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Evacuation of Queen Wilhelmina

Unit/ Formation: Royal Marines

Location: Hook of Holland

Period/ Conflict: World War II

Year: 1939

Date/s: 13 May 1939

Before evening on the 10th May, the same day that the Germans launched their offensive in the West, a force of Royal Marines was required for the protection of the Admiralty itself, and by 18.30 hrs. on the 11th had reported for duty.

HMS HEREWARD (H 93) - H-class Destroyer

On the 11th, 200 Royal Marines were dispatched from Chatham to land at Hook of Holland, there to establish a bridgehead for a the 2nd Battalion of the Irish Guards (Commanded by Major Joseph C. Haydon), landing on the 13th May they escorted H.M. the Queen of the Netherlands and members of her Government to Great Britain.

Queen Wilhelmina says farewell to a grandchild in the arms of her escort, being evacuated by armoured car.

The invasion had taken everyone by surprise, so about a quarter of his men were on leave and couldn’t be reached through phone or telegram. Despite a greatly reduced force, his orders were to dock at Walcheren in order to:

(1) secure it for the rest of the Royal Navy,

(2) rescue the Dutch Royal family,

(3) evacuate embassy staff and other British citizens, and

(4) cover the escape route from The Hague to Walcheren.

The few land forces already on Dutch soil had three more orders:

(1) secure the Dutch gold reserves,

(2) get as many diamonds out as possible, and (

3) destroy the docks so the Germans couldn’t use them.

The arrival of Queen Wilhelmina in Harwich 13th May 1940, greeted by King George VI

Haydon’s mission, called Harpoon Force, reached the Hook of Holland at dawn on May 13th to find the place in flames. They had barely docked when German Stukas began bombing their ship and strafing them with bullets. The almost sixty-year-old Queen Wilhelmina and her family fled The Hague and boarded HMS Hereward on the 13th May, a British destroyer sent by King George VI to take them across the North Sea, eventually departing the docks at 6PM.

The Marines covered the evacuation of the Queen and her escort and then withdrew themselves on the 14th of May without casualties despite very heavy air attacks.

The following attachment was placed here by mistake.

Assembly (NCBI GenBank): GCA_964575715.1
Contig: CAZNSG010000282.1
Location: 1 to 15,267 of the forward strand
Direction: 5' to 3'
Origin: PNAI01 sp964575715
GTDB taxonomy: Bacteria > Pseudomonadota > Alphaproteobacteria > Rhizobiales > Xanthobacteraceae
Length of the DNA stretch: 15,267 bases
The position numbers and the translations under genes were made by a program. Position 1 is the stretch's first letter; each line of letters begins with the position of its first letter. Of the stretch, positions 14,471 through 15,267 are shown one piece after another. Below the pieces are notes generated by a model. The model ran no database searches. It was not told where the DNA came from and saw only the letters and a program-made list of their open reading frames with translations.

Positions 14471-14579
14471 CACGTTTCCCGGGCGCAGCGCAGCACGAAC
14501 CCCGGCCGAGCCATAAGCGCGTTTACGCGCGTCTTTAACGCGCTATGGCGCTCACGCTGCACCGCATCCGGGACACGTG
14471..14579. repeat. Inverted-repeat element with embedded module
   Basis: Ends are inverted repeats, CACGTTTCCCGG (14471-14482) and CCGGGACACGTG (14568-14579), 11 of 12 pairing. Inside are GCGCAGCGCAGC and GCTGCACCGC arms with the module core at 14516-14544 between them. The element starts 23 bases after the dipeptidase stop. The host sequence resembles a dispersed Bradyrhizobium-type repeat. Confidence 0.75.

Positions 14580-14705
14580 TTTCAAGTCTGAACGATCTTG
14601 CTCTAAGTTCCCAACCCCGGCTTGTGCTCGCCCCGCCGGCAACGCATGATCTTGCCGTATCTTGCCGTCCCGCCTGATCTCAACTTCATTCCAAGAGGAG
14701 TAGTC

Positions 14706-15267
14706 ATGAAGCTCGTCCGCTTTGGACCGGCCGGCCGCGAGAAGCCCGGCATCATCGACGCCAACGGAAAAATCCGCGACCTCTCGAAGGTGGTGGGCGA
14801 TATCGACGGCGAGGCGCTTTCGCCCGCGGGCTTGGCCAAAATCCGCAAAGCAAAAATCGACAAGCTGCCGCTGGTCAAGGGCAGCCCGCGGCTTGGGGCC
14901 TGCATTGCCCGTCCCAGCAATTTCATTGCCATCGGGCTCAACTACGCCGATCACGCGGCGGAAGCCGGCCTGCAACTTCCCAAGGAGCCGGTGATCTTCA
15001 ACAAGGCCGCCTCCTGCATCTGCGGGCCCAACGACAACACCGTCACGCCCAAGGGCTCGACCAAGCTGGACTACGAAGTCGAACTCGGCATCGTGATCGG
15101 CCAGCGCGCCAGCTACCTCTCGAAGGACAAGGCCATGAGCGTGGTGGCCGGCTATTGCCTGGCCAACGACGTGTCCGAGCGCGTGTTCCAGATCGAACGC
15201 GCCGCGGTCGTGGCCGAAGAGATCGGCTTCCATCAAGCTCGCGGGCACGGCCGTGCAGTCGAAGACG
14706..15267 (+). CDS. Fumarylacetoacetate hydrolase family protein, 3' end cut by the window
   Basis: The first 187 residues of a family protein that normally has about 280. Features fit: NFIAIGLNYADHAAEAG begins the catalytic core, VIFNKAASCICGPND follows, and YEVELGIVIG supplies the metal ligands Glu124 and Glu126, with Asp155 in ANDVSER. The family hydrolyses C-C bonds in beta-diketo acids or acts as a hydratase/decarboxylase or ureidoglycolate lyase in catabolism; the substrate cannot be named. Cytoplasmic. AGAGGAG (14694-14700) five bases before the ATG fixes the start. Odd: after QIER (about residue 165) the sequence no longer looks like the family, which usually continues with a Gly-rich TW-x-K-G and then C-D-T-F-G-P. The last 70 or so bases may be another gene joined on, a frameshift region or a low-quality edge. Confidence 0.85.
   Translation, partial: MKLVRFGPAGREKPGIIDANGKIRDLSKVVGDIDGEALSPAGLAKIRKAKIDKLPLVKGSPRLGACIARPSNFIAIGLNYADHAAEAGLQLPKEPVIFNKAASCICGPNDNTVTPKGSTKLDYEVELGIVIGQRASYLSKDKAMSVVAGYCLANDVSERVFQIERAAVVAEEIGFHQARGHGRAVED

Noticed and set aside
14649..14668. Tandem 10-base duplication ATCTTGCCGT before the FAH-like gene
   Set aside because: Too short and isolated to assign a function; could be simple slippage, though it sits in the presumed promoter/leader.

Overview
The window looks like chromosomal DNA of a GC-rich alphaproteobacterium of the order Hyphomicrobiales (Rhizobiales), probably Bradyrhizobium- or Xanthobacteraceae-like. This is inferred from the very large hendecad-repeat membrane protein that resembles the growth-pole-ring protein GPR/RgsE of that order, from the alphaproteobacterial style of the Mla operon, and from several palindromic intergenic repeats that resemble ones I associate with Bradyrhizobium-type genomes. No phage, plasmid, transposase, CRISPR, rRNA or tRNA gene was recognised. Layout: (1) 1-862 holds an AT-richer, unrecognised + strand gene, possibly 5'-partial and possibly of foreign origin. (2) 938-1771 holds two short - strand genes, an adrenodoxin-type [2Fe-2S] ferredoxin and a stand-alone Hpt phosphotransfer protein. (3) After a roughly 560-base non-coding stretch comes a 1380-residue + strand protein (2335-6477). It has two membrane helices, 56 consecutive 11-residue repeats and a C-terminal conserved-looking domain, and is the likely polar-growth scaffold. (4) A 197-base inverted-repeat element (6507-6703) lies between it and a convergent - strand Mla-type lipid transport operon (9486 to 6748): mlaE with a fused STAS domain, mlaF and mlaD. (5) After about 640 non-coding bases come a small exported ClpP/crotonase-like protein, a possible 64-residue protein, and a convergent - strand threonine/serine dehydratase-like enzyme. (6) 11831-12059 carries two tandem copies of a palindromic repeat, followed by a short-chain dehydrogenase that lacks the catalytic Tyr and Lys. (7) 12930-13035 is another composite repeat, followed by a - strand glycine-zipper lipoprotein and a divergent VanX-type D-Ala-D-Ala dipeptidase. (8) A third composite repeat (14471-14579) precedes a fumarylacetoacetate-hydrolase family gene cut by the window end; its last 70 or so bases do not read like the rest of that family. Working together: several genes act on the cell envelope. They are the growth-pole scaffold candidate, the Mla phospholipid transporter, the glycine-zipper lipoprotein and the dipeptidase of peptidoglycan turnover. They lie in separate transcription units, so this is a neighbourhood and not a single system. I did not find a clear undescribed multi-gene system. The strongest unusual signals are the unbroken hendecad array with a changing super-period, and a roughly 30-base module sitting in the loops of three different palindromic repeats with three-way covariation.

Queen Wilhelmina of the Netherlands in Britain, reading a speech to her people back home over Radio Oranje in 1940

The Netherlands had been neutral during the First World War, but the German invasion on 10 May 1940 changed everything. Juliana and her two daughters had been sleeping in a shelter by Huis ten Bosch, and Wilhelmina ordered her heir to leave the country. The initial plan was for her and her daughters to go to Paris, but that was soon no longer an option. England was plan B.

In the early morning of 10 May, Wilhelmina issued a proclamation protesting the attack on the Netherlands and the violation of the neutrality. Huis ten Bosch, with its rural setting, was considered to be too vulnerable to an attack and so Wilhelmina moved to Noordeinde Palace, which is located in the centre of The Hague. They would spend the nights in a shelter in the gardens of Noordeinde Palace. On 12 May, Juliana and her family finally managed to board a British ship. The goodbye between mother and daughter was difficult. Bernhard accompanied his wife and daughters to England, but he was also an officer in the army and felt that he should be staying.

Queen Wilhelmina had been told by her cabinet that she should be leaving the country too. In the early hours of 13 May, Wilhelmina received a visit from General Winkelman, who told her that the situation was dire. Wilhelmina spoke on the phone with King George VI of the United Kingdom before bursting into tears in the shelter. There was no other option left – she would need to go as soon as possible. Wilhelmina boarded the HMS Hereward at Hook of Holland and initially wanted to travel to the province of Zeeland. This turned out to be impossible, and the HMS Hereward set sail for England.

Wilhelmina later wrote in her memoirs, “Of course I was fully aware of the shattering impression that my departure would make at home, but I considered myself obliged, for the sake of the country, to accept the risk of appearing to have resorted to ignominious flight. If the guerilla against the parachute troops had not cut off all connections with the army fighting on the Grebbe, I could have joined it to share the fate of the soldier and, as William III put it, to be the last man to fall in the last ditch. I knew that this was not granted to me either.”1

Later that day, Queen Wilhelmina arrived at Harwich, where the British authorities had already arranged for a train to London. Wilhelmina wrote, “At the station, I was met by King George and by my children, who were very upset and did not understand that I should have had to follow them so soon. The King asked me to be the guest of himself and the Queen, and escorted me to Buckingham Palace.”

The following day, she issued another proclamation telling the people that the government had to be moved abroad. “Do not despair. Do everything that is possible for you to do in the country’s best interest. We shall do our best. Long live the fatherland!”

On 24 May, Wilhelmina spoke on the radio for the first time. From July, the BBC broadcasted Radio Oranje (Orange) where Wilhelmina spoke 34 times over the course of the war to encourage the Dutch people.

Various references including (Vol. XXXIII. No. 3. THE NAVAL REVIEW)

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